As always Ben Stein is at his reflective best when he writes about the selfless contributions of our soldiers and veterans. As I have gotten older I find that Memorial Day has become the holiday that has the most personal meaning to me. It is a day to reflect and realize how petty and insignificant the current political squabbles are today. On this day I think about my paternal grandfather. An infantryman who landed at Normandy on D-Day, fought through France only to be cut down by artillery fire on the western side of the Rhine in November of 1944. In 2002 I had the privilege to meet with my grandfather’s best friend who was with him at the time of his death. Until this point I only knew my grandfather from his military photograph and my dad’s childhood memories of his father. For the next three hours I was in rapt attention. I was told stories not of derring-do, but of a quiet man with two young children who decides to join up late in the war out a sense that “something had to be done.” Of a workingman, a carpenter, whose sense of common decency and duty was such that he cared for his family and by extension his country so much that he would put his life at risk for a common moral cause.p>When I was a child I was always mad because I never got to meet the handsome man in the cool uniform. I used to play with my plastic army soldiers and imagine my granddad storming the beach, knocking out machine gun nests, and single handedly taking out the German High Command. My dad would show me his father’s medals and the flag that they received at his funeral. As a young man I became upset with the fact that a man in his late twenties with children had no business running off to war. That while admirable, he left his wife a widow and his children without a father. As time went on my selfish thoughts gave way to the fact that near the end of the war we were running out of prime candidates for military service. I am sure that he realized that it was necessary to heed the call and sign up for service and in this case the ultimate sacrifice to his country. Everyday and especially on Memorial Day, I wonder if I would have had the fortitude to face that challenge. I will never be able to answer that question. One question I can answer is that because of my grandfather’s love for his family, friends, and his country I was never faced with that challenge. To all the veterans and all those on active duty, we can never do enough to honor your brave service. br> — Ron Pettengill br> London, United Kingdom /p>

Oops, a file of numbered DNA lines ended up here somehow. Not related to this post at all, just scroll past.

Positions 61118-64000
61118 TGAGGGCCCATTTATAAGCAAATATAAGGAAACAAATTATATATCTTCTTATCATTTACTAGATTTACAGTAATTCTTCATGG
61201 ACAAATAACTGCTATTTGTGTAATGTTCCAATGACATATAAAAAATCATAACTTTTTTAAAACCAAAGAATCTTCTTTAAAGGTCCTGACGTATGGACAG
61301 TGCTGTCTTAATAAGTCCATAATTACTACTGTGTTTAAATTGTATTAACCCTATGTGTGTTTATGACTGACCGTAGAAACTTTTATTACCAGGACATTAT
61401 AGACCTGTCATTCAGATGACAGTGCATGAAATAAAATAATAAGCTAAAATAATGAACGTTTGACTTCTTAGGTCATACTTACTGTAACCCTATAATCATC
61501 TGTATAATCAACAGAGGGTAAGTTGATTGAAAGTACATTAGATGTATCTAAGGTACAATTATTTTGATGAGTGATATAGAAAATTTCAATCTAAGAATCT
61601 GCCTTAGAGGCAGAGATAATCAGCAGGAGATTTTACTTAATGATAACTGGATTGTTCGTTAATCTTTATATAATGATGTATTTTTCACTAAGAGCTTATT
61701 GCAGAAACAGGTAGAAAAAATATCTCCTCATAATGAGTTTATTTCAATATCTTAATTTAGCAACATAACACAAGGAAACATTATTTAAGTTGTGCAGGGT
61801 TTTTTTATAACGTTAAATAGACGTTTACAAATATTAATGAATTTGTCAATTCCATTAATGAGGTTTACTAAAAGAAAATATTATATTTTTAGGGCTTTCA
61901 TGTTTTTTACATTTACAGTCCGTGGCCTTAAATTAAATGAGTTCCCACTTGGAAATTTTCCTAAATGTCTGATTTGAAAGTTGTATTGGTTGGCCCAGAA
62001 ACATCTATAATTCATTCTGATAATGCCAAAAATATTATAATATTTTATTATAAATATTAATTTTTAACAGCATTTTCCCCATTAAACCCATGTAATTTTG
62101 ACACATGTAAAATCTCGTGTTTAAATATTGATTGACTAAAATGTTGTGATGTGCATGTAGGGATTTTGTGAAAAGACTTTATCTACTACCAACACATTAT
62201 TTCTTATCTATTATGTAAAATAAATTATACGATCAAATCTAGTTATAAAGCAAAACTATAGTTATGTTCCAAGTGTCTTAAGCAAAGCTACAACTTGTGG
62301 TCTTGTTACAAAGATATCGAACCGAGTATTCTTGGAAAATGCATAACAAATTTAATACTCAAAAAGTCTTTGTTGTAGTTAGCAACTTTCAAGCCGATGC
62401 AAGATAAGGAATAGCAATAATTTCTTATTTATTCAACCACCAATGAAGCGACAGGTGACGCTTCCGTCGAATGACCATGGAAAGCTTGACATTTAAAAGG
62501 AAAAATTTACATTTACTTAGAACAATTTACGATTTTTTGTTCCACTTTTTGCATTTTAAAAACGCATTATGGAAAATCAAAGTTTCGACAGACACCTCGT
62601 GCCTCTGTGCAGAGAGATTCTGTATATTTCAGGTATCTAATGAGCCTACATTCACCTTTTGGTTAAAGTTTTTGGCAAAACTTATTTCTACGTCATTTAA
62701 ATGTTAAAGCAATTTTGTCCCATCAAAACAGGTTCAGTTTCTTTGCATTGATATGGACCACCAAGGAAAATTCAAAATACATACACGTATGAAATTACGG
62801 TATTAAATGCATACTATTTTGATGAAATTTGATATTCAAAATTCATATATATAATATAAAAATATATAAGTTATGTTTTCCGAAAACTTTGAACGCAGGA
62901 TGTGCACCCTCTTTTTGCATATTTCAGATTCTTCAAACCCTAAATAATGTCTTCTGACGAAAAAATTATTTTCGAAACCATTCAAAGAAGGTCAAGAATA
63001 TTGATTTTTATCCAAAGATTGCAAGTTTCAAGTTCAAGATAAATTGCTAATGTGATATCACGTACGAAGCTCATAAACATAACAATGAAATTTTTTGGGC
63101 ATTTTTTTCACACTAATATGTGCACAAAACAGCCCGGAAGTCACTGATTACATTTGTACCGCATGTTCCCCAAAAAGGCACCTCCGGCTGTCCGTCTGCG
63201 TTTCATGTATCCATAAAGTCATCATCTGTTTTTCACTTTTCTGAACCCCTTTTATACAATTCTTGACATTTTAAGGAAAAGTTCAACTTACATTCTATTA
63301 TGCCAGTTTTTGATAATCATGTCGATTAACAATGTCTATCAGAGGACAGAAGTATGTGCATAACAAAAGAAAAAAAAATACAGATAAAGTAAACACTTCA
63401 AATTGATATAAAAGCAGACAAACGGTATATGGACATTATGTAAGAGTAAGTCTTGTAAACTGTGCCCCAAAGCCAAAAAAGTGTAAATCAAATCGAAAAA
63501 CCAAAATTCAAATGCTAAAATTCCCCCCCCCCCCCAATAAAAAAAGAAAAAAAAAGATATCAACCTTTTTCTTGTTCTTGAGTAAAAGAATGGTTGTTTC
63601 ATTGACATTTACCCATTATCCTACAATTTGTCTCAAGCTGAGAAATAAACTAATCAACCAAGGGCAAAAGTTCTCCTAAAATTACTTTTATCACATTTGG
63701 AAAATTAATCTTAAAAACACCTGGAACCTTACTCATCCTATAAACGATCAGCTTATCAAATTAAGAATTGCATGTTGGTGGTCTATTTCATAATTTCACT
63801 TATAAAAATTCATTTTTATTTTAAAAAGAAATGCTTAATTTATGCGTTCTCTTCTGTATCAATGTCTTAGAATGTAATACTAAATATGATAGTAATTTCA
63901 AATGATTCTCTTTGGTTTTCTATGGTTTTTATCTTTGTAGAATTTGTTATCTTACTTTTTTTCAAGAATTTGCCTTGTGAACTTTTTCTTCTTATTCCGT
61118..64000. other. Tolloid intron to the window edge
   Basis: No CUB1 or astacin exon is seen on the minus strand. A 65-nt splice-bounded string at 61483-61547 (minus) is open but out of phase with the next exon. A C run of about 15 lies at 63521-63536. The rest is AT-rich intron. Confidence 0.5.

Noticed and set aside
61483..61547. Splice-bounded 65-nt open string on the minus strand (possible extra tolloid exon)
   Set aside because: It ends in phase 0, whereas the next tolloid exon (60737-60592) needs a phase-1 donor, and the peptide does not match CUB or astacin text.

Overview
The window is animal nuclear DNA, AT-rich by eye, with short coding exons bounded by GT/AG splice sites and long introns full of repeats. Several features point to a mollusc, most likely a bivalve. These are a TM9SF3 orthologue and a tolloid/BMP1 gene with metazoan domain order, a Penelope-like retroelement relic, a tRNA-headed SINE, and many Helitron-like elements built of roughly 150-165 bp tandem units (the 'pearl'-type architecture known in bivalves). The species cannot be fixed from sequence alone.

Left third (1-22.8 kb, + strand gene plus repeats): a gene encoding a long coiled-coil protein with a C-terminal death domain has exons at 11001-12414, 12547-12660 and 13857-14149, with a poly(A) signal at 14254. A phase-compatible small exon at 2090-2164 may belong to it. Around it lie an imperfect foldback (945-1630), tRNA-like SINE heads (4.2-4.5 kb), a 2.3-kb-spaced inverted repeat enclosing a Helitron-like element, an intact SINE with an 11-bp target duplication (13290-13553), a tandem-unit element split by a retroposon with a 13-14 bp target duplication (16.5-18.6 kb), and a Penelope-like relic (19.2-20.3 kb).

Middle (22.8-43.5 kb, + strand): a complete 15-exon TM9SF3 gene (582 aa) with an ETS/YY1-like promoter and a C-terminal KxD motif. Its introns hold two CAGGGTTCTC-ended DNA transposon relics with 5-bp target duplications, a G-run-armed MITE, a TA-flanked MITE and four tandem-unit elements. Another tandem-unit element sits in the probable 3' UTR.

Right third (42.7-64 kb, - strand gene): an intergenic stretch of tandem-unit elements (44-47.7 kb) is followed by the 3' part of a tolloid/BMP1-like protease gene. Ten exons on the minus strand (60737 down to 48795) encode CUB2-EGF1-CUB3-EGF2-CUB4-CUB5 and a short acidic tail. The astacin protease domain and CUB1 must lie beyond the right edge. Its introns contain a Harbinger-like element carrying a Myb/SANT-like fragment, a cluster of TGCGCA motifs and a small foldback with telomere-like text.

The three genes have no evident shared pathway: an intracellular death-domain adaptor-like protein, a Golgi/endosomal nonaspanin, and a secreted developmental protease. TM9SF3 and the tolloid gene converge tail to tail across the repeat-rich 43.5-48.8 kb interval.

“They Did God’s Work” is the most astoundingly magnificent tribute for Memorial Day I have ever read. It is thought provoking. It is humbling. It is real sympathy for those who have lost a loved one, and ultimate honor for those who have died in defense of our beloved nation. And a much needed slap in the face for those who seek to destroy our nation, mislead our countrymen with falsehoods, separate us from our God and disgrace our Military.
A man of faith in a godless age is hitting Americans where it hurts.
Mr. and Mrs. American Spectator Reader, let P.J. O’Rourke talk sense to your kids.
In Britain, defending your property can get you life.
The debacle of this president’s administration is both a cause and a symptom of the decline of American values. Unless Congress impeaches him, that decline will go on unchecked. An eminent jurist surveys the damage and assesses the chances for the recovery of our culture.
It won’t take long for conservatives to scratch this presidential wannabe off their 2008 scorecard.
The American Christmas, like the songs that celebrate it, makes room for everybody under the rainbow. Is that why so many people seem to be hostile to it?
Was the President done in by the economy, or by the politics of the economy?